General dissatisfaction with bilateral government aid makes it important to expand the flow of business investment. While measures to limit or to insure against risks will help to enlarge this flow, they will not remove the root cause of international tensions.
The foreign subsidiary of an American corporation will still be charged with exploitation of local resources and with taking out too much profit.
When it pays higher than prevailing wages and benefits to its employees, their higher living standards will provoke envy and resentment among other local citizens.
Multinational corporations plough back their profits on a significant scale. This removes to some extent the basis of the charge that they indulge in economic drain. But some countries also feel that ploughing back of profits is not a good solution because it increases the foreign stake in a country’s economy and polity.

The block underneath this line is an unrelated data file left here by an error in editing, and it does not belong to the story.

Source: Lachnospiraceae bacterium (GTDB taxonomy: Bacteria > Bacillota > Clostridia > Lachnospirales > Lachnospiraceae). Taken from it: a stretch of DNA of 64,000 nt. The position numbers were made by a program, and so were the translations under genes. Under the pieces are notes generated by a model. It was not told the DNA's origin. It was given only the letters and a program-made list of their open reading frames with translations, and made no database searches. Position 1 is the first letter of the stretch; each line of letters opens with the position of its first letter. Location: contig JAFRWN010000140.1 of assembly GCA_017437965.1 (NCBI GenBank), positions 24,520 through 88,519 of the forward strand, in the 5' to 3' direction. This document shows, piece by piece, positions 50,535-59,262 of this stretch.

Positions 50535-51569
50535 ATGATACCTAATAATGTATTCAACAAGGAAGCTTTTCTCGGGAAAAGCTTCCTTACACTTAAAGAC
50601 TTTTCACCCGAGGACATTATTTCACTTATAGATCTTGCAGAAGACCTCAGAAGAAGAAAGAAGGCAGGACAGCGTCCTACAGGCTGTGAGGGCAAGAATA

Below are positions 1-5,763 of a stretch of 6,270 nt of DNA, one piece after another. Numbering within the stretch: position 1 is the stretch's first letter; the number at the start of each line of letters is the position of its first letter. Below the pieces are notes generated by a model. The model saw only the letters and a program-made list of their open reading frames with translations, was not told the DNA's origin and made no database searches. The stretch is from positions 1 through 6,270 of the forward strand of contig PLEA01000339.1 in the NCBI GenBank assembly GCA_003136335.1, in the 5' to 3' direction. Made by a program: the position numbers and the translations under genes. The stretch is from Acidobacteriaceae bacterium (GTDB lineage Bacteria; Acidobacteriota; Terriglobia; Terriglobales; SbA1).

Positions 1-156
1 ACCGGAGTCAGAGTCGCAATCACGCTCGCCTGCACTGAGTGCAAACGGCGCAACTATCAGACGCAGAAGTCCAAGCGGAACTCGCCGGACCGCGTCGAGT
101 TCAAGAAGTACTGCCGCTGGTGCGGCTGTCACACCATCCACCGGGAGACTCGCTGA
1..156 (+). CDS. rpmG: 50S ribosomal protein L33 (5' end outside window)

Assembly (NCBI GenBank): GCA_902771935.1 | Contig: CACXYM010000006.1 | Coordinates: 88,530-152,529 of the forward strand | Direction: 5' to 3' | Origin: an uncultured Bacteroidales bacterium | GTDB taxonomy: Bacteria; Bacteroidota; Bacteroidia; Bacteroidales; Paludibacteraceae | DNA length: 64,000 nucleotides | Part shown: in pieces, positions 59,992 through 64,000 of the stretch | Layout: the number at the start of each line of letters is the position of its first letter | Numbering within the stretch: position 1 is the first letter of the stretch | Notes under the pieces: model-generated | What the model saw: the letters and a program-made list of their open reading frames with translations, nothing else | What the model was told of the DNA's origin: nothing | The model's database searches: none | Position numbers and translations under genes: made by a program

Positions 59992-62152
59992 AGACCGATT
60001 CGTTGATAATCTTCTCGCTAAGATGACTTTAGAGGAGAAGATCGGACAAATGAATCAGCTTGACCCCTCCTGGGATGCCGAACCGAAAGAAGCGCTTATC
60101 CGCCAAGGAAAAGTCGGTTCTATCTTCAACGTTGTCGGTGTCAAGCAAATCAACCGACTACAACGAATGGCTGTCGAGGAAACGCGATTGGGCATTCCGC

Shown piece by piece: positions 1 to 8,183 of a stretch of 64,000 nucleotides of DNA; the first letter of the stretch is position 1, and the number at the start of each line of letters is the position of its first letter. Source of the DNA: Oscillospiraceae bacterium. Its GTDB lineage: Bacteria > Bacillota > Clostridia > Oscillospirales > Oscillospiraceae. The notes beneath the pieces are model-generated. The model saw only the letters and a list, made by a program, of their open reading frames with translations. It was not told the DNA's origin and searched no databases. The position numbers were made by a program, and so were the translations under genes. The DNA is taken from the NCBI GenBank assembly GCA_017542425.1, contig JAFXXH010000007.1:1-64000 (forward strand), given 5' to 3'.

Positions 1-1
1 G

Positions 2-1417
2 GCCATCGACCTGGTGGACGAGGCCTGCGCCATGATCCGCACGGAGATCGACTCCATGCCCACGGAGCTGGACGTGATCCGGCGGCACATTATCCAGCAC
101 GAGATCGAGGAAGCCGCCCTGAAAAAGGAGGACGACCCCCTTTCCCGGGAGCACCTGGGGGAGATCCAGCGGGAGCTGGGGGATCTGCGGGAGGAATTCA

American corporate investment in developing countries has been gradually shifting from an earlier emphasis upon the mining, extractive and raw material industries towards diversified manufacturing and merchandising operations.
One important consequence has been a great increase in American exports of technological and managerial skills and knowledge to the recipient country. This shift will serve to reduce the charge of foreign exploitation.
Multinational corporations are careers of new values and ideas that threaten the old ways that have served the people of developing countries well. MNC introduces the idea of meritocracy instead of aristocracy, of rewarding talent instead of status, of distinguishing people by ability instead of by colour or sex.